• 36. Discovering Linked Data a) find on a link in a Web page b) have some tools alert you Linked Data is there – – Tabulator Semantic Radar c) explore a project you heard about – and know LOD should be there d) use a registry of sources e) Just ask someone
    • 37. RDF discovery example • data at Ivan Herman’s page can be found via: – finding the RDF icon (with the link to FOAF file) – letting browser tools alert you that RDF is present • RDF auto-discovery – extracting RDFa data embedded in the page • for other data sources RDF content negotiation might work
    • 38. Making sense of the data • Validating RDF data – Ensures that data representation is correct • Converting between formats – Convert to a [more] human-readable RDF format • Browsing Linked Data – Browse the data without worrying about “reading” RDF
    • 39. Validating and Converting RDF • W3C RDF validator • URI debugger – “Swiss knife” of Linked Data • RDFa distiller – extracts RDF embedded in web pages • Command-line tools (we’ll return to that)
    • 40. <> a foaf:PersonalProfileDocument; dc:creator "Ivan Herman"; dc:date "2009-06-17"^^xsd:date; dc:title "Ivan Herman’s home page"; xhv:stylesheet <>; foaf:primaryTopic <> . <> a foaf:OnlineAccount; foaf:accountName "ivan_herman"; foaf:accountServiceHomepage <> . <> a rss:channel . <> a dc:Agent, foaf:Person; rdfs:seeAlso <>, <>, <>; ... Extracted from using RDFa Distiller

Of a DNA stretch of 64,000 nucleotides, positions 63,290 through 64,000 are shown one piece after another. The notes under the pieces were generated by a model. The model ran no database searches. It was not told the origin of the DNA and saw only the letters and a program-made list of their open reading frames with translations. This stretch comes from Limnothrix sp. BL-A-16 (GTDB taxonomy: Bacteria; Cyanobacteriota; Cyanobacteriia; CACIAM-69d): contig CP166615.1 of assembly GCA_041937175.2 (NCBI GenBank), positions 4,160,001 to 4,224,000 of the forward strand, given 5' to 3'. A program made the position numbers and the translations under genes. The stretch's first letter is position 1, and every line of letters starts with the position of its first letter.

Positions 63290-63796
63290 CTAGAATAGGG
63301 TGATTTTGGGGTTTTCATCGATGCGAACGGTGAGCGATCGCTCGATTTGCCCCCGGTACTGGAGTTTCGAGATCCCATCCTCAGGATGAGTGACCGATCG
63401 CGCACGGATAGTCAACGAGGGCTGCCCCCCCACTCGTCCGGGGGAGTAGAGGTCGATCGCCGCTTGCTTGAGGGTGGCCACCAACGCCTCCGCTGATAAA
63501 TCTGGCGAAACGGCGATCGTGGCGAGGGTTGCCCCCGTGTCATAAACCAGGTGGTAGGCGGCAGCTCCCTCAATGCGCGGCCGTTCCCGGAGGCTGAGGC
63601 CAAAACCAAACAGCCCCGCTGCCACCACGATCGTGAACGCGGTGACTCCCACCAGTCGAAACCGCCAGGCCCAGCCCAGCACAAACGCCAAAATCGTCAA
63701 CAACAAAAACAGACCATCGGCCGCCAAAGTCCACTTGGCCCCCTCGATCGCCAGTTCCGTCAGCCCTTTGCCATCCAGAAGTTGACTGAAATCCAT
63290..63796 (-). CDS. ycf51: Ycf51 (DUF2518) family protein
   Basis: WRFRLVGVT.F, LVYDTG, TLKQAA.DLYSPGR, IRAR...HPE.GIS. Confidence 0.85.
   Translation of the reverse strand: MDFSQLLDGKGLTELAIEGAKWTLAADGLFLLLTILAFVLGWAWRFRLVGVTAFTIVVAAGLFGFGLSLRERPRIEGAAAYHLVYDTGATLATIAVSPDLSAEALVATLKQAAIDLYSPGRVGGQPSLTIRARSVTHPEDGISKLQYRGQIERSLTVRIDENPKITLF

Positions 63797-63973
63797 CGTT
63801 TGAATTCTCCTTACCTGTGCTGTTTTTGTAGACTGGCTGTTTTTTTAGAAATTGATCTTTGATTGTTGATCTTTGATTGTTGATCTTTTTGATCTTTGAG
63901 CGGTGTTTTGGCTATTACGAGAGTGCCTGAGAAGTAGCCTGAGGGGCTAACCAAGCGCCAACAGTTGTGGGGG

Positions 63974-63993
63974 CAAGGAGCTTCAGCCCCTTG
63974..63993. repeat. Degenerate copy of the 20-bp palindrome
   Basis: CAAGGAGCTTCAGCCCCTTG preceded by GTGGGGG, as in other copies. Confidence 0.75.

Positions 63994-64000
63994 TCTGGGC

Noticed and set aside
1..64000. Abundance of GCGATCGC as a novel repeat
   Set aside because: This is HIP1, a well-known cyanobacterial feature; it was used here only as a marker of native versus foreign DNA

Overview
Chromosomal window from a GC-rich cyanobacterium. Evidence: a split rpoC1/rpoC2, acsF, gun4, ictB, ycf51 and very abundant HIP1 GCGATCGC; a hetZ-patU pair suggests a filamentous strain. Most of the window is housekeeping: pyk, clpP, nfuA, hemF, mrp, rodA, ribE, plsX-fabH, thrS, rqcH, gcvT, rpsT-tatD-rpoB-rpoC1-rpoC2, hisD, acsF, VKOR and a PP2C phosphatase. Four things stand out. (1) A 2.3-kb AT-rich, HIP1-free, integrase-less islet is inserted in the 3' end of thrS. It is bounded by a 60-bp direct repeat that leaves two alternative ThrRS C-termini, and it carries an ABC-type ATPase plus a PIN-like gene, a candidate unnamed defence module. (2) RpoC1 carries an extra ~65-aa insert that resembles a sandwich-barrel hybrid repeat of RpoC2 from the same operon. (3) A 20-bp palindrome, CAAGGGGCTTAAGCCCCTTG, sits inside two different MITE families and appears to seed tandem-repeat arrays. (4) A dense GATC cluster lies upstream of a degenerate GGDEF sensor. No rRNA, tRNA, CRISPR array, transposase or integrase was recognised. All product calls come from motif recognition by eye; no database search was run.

• 41. Browsing Linked Data (DBPedia):
    • 42. Command Line Tools • wget – command line network downloader $ wget • curl – specify HTTP headers $ curl -L -H "Accept: text/rdf+n3” • Redland rapper – RDF parsing and serialisation $ rapper -o turtle
    • 43. Querying Linked Data • SPARQL Protocol and RDF Query Language • Graph Matching • Components of a SPARQL Query: – Prefix Declarations – Result type (SELECT, CONSTRUCT, DESCRIBE, ASK) – Dataset – Query pattern – Solution modifiers
    • 44. Europeana SPARQL endpoint
    • 45. Sample queries provided:
    • 46.
    • 47. Tool catalogues: many more tools • Collection of tools from other projects – – – –
    • 48. Interesting Projects • LOCAH a stylesheet to transform UK Archives Hub EAD to RDF/XML, and provides examples of the process using XLST • AliCAT (Archival Linked-data Cataloguing) Tool for editing collection level records • Axiell CALM Solution for LAM that includes Linked Data functionality, allowing archivists to tag their collections with URIs from any chosen Linked Dataset.